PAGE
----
Kate Harding is an artist living and working between Los Angeles, New York City and rural Missouri. Harding’s work examines the specificity of site and the local to explore concepts of landscape, perception and inter-subjectivity. Seeing her practice as a continuation of purposeful ramblings in the woods that began in early childhood, she undertakes engagement with site as a resonant field and collaborator. Interdisciplinary in material and approach, Harding’s background in garment design and construction often provides a metaphoric structure to her work, as does history, critical philosophy, folklore and the colloquial phrase. Harding received an MFA from the School of Visual Arts in 2014, holds a BFA from Otis College (Los Angeles, CA), and an AAS from Fashion Institute of Technology (New York, NY). Exhibitions and screenings include Vanity Projects, CP Projects Space, Visual Arts Gallery, Electronic Arts Intermix, The Chelsea Hotel New York, NY; Grace Exhibition Space (solo), SARDINE, Glasshouse, Invisible Dog, Brooklyn, NY; Imperfect Gallery, Philadelphia, PA; On the Ground Floor, Rosamund Felson, Echo Park Film Center, Edward Cella Art + Architecture, SeeLine, Track 16 Gallery, Circus Gallery, Los Angeles, CA; East Central College Gallery, Union, MO. Her writing has appeared in The Brooklyn Rail.
Mar 30, 2016
PLEASE JOIN US ON SUNDAY, APRIL 10, 2016 FROM 3 PM TO 6 PM FOR THE CLOSING OF TIM WILSON'S SHOW SOMETHING RATHER THAN NOTHING.
Mar 2, 2016
SARDINE is very pleased to present SOMETHING RATHER THAN NOTHING, a solo exhibition by Tim Wilson. The show opens with a reception from 6 to 9pm on Saturday, March 5 and runs through Sunday, April 10, 2016.
SOMETHING RATHER THAN NOTHING consists of a grouping of Wilson’s recent paintings of small floral still lifes and large-scale abstractions. Due in part to their scale, the all-encompassing fields of shifting color gradients in the larger works envelop one's body within a center-less universe, recalling the well-traveled histories of abstraction and the color field. This effect is then quickly undercut by the inclusion of small, deftly rendered flowers that invite an interior contemplation, in the even longer western tradition of nature morte.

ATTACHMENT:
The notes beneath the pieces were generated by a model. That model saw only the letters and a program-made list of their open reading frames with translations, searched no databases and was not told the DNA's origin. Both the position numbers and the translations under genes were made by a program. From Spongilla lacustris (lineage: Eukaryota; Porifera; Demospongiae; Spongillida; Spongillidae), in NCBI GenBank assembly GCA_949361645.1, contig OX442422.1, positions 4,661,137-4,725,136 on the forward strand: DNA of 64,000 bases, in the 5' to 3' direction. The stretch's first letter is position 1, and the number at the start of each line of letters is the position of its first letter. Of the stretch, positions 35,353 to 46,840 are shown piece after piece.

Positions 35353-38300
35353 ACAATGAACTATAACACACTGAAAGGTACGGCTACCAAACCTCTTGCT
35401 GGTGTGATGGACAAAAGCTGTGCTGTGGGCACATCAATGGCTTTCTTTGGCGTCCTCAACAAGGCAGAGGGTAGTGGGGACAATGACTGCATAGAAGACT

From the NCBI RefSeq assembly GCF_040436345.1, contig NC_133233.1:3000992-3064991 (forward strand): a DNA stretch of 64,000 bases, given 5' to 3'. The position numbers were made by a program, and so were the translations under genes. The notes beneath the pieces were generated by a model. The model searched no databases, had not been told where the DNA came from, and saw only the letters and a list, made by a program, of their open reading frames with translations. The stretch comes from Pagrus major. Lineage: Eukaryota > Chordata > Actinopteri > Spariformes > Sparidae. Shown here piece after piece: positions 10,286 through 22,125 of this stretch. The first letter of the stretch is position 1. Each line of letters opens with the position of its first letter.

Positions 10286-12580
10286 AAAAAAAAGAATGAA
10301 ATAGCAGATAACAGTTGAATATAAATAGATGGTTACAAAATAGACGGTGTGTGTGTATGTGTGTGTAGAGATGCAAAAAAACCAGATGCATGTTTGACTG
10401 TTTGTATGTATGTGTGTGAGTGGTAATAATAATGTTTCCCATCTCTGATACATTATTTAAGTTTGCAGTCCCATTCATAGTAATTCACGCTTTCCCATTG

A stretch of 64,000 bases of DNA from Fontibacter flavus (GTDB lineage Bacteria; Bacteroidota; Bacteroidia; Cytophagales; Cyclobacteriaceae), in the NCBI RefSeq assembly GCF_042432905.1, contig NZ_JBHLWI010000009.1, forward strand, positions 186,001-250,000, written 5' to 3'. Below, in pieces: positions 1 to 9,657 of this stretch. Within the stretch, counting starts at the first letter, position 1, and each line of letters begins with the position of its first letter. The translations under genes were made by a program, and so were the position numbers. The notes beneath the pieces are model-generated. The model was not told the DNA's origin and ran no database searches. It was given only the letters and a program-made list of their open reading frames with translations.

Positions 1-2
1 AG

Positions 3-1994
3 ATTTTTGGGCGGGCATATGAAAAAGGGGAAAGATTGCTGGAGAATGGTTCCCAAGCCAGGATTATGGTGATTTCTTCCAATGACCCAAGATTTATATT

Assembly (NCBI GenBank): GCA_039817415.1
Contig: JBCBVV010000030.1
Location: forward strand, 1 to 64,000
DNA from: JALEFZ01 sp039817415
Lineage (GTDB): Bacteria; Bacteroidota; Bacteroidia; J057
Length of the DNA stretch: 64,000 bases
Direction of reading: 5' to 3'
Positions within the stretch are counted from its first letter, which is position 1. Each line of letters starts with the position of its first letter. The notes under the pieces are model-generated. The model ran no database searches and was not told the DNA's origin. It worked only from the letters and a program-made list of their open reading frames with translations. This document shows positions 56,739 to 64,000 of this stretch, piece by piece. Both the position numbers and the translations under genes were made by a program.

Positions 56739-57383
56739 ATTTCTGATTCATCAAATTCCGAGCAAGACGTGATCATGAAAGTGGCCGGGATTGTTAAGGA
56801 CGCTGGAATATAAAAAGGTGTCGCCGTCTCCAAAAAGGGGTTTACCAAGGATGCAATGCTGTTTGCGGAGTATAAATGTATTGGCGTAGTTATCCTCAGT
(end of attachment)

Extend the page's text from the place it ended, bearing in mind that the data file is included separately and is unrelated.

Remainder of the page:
“There’s a presence: something about the physicality of the larger paintings in relation to the body that, when viewing the flowers, raises our attention to the physical impressions of optics, which then feeds back into an optical reading rather than the initial experiential reading of the larger pieces and so on. Ironically though, this loop somehow feels auditory to me.” -Tim Wilson
This heightened sense of presence and sensory awareness is further amplified by the shifting scale of these micro and macro worlds. While there is a cognitive dissonance in this that relates to notions of the sublime, that dissonance also attempts to be self-corrective by slowing down the viewer in order to allow for a broader reflection on the nature of being.
Tim Wilson was born in Virginia and lives and works in Brooklyn, New York. Wilson received his BFA from Virginia Commonwealth University in 1993 and his MFA from Yale University in 2013. He has had solo shows with Schroeder Romero and 31 Grand in New York and Bucheon Gallery in San Francisco. This is his first show with SARDINE.
Feb 3, 2016